It’s nice to note that Ohio is on the verge of writing two pieces of economic insanity into the Constitution - Issue 3, “Gambling will make your kids smarter” and now Issue 2, “Putting Poor People and Teenagers Out of Work”.
Haven’t gotten around to the official ballot language on this yet, but mandating a 30% / $1.70 per hour increase (from 5.15 to $6.85, with a built in cost of living escalator) seems a bit on the extreme.
The Beacon article doesn’t provide much in terms of serious data or arguments. Price inflation? Probably not a big deal, with only 111,000 in Ohio working for the minimum.
Bigger deal: loss of entry level jobs. Every time the wage rate is artificially lifted, the marginal employees are at risk of losing their jobs. If you’re working for an employer, and providing $5.15 plus Social Security and other taxes for your employer, now providing $6.70 plus employer taxes of value is a much higher hurdle. Of course, if you were returning $6.70 worth of value, you wouldn’t have been making the minimum.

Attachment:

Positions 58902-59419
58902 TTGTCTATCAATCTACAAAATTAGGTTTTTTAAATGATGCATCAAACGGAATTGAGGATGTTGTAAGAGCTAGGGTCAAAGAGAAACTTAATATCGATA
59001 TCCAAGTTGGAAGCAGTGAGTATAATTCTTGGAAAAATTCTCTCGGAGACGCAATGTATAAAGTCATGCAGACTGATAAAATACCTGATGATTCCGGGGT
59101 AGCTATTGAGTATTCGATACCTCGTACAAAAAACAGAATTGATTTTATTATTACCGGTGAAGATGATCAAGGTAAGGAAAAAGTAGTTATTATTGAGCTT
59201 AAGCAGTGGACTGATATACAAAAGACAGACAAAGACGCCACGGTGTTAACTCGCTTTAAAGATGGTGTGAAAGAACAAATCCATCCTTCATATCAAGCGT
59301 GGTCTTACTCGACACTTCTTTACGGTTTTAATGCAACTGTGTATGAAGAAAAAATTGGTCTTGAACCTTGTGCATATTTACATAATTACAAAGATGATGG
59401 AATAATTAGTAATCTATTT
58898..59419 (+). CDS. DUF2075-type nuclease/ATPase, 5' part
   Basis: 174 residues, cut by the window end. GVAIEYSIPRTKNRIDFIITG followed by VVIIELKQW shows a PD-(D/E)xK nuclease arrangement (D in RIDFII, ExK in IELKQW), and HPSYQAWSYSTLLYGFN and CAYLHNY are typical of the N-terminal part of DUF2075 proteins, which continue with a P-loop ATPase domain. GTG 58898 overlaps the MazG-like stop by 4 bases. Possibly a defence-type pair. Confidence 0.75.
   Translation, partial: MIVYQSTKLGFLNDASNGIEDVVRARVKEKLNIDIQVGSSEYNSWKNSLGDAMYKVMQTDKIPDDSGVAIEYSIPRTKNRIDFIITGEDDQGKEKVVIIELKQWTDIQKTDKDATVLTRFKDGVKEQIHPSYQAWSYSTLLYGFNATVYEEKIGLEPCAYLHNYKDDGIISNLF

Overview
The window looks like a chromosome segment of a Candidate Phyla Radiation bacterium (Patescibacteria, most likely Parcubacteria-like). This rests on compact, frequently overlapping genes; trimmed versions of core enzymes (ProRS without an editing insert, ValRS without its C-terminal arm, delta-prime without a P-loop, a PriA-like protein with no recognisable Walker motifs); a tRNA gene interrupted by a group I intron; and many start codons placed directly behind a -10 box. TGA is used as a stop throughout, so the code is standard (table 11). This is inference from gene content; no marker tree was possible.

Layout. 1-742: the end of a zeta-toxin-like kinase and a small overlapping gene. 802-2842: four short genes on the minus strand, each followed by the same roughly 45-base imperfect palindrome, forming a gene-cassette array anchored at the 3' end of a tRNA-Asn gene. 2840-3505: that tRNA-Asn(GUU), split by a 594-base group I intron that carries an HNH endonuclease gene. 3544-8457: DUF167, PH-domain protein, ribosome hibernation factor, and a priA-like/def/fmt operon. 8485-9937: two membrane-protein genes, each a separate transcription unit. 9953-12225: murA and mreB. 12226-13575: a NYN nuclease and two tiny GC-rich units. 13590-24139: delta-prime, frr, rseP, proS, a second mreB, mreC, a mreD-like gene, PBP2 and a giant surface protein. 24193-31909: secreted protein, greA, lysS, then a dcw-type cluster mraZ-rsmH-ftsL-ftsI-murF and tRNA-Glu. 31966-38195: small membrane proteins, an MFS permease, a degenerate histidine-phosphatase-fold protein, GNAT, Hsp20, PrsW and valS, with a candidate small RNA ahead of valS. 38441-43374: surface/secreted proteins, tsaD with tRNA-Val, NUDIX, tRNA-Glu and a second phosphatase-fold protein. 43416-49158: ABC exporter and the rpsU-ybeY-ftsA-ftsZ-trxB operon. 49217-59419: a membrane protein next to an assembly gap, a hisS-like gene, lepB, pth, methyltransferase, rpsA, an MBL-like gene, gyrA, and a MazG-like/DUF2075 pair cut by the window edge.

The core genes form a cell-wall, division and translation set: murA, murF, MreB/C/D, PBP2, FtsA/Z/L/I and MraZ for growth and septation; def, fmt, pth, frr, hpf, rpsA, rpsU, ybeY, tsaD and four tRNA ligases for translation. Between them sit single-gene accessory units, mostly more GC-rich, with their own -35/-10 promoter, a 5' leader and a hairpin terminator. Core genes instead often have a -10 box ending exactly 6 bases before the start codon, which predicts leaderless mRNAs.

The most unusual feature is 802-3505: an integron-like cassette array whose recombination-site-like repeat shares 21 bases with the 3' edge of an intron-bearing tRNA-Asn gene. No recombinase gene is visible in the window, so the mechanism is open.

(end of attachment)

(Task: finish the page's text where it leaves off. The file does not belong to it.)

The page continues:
Result: stalled entry level job creation. Who loses? Mostly those with minimal skills or sketchy employment histories – teenagers and unskilled labor. Existing low end jobs are also at risk, especially in the event of a recession, expect even greater job losses at the bottom of the scale.
Apparently, the Beacon doesn’t consider the inevitable unemployment that will follow passage of Issue 2 to be a big deal.
More BMD on Minimum Wage here. And here’s Neal from Et Tu Bloge with an analogous situation – Wal*Mart legislation. The Becker / Posner stuff Neal links to is on the money here as well. Posner:
At least we’ll be able to pat ourselves on the back for claiming to help the poor, all while making more of them.
“The first-order economic analysis of minimum wage laws shows that they reduce employment by raising the price of labor; the Law of Demand teaches that an increase in the price of a good reduces the quantity of it that is demanded”
Update: link to Part II